Take a Drink: Pregnant? Not pregnant! Pregnant? Not pregnant! (Rinse, repeat)
Take a Drink: for creepy fake babies (all iterations)
Take a Drink: for broken glass
Take a Drink: for weird eye problems
Take a Drink: for uncanny imagery
Do a Shot: for black horses (all iterations)
By: Henry J. Fromage (Two Beers) –
A woman named Helen cares for the disturbingly realistic newborn baby dolls she makes while her husband tries to tolerate it as best as he can. Another woman named Helen is pregnant… or is she? Her performance artist partner/lover wonders. Meanwhile, a meteor strikes and people start to abandon their homes and cars, drawn into the forest. A massive Greek bust floats down the river. A black horse continually appears in stranger locations.
The success of H. is all in its unsettling mood, which directors Rania Attieh and Daniel Garcia craft will shrill, atonal sound design, a mix of electronic music and an elegaic and, eventually, grating classical string piece, and more bizarre imagery than you can shake a stick at, from weird uncanny valley babies, to missing people just abandoning their cars, trancelike, to industrially identical clouds and Hellenic marble heads floating down river- it’s all very Magritte.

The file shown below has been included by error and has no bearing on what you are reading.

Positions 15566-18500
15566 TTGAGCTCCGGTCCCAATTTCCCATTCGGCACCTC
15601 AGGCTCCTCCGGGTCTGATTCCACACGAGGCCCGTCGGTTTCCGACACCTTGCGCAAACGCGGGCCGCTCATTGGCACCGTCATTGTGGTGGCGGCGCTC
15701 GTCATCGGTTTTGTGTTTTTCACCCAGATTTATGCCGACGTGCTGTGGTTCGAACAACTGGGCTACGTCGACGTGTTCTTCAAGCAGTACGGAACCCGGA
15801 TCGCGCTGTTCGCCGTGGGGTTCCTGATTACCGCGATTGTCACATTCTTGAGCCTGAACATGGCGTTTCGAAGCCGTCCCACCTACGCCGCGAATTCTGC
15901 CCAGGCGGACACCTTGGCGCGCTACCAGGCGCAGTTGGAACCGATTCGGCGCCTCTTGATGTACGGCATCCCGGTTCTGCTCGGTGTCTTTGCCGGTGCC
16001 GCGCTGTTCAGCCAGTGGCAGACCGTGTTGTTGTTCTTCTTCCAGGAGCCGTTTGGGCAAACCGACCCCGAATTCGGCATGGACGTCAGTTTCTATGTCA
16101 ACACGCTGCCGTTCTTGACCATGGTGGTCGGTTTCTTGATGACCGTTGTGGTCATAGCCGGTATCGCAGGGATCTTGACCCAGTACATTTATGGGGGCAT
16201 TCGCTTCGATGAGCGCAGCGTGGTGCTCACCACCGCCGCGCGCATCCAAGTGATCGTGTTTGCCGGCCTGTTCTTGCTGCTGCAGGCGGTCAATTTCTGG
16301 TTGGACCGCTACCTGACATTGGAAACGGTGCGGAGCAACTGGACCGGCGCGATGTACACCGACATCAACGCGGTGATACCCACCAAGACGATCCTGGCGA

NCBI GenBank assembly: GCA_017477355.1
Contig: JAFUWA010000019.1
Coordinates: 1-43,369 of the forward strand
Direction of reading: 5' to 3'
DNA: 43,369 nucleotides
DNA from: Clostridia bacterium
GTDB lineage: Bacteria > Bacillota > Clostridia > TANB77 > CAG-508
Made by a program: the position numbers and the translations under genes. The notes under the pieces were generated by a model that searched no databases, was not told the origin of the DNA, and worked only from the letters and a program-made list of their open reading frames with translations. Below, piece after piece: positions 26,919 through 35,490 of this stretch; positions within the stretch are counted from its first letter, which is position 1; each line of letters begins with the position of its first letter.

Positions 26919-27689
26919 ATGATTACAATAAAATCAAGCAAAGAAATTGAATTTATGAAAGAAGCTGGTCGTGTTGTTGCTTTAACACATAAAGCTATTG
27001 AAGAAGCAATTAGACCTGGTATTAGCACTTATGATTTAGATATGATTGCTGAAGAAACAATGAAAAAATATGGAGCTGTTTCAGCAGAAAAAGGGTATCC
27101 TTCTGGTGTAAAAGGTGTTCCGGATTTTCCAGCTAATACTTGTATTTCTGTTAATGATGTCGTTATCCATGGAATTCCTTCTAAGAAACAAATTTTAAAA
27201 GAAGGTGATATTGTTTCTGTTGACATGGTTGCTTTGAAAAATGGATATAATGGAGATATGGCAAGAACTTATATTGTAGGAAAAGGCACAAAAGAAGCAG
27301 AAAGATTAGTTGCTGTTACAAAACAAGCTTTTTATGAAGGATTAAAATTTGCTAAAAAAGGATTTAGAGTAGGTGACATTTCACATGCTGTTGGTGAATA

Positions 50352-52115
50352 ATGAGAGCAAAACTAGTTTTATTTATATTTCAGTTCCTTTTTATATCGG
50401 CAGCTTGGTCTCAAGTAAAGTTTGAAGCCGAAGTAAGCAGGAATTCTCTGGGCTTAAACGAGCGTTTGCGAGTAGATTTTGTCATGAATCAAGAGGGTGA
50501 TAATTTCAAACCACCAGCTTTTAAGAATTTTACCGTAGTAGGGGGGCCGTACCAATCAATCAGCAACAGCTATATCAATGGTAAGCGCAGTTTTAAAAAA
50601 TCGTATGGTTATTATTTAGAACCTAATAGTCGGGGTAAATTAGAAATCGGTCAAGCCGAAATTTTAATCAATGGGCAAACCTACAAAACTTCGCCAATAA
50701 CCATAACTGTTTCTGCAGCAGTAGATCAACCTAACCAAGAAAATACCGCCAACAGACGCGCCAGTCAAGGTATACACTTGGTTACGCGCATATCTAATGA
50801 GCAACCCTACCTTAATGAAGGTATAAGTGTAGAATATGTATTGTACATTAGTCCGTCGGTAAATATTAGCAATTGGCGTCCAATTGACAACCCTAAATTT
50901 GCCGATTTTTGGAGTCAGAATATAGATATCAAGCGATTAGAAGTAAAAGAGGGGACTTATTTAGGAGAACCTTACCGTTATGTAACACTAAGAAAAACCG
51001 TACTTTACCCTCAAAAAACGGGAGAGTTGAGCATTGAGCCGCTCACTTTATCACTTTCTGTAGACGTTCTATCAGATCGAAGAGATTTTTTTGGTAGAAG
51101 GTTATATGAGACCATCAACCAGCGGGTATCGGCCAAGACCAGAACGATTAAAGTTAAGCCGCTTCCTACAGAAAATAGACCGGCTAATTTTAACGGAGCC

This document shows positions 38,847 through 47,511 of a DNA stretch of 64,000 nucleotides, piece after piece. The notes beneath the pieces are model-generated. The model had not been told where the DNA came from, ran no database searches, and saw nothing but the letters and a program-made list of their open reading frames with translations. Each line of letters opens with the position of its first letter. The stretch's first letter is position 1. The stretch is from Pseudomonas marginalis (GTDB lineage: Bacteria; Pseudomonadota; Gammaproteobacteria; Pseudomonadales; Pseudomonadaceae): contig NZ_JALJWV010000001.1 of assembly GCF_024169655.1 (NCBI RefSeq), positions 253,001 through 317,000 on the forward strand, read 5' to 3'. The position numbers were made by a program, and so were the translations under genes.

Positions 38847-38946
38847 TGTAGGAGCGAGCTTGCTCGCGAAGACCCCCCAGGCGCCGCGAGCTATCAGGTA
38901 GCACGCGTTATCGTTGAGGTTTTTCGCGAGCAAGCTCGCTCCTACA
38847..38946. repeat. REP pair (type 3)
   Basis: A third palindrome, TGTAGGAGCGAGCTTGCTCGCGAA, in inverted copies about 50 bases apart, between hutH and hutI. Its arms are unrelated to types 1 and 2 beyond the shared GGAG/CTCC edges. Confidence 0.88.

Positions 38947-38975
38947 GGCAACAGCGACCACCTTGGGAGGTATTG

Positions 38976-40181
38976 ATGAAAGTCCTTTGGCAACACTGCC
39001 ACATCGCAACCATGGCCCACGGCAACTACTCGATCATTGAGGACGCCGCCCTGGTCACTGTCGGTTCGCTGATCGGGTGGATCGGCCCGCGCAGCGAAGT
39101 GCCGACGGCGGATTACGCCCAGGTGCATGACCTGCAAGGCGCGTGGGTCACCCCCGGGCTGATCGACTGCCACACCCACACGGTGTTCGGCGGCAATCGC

Ya gotta love Magritte.
What sets all of this strangeness apart, though, is how the directors and the cast, particularly Robin Bartlett as the deeply sad, deeply disturbing baby-making matron, ground the film in something that feels real and lived in. Scenes like Bartlett’s emotional reaction to the mystery being partially revealed give the film a realistic base and psychology to then subvert with surreal plot developments. This is ace magic realism, but it’s a dark magic.
It’s all about the payoff when you set something up this thoroughly, but when H.‘s payoff comes it’s strangely muted. Bartlett’s acting in particular makes it all feel like it means something profound, but the directors don’t give us much closure- just more intriguing questions.
Attieh and Garcia also don’t really bring together the two halves of the film and two couples in any meaningful way. It’s tempting to link everything up through a twisted parenting instincts metaphor or an examination of depression, but that feels reductive- too easy considering the gravitas and mystery the directors cloak their film in.
There has to be a reason to include something as thoroughly creepy as “reborn” babies, right?
H. is an exercise in mood and atmosphere, and a highly successful one at that.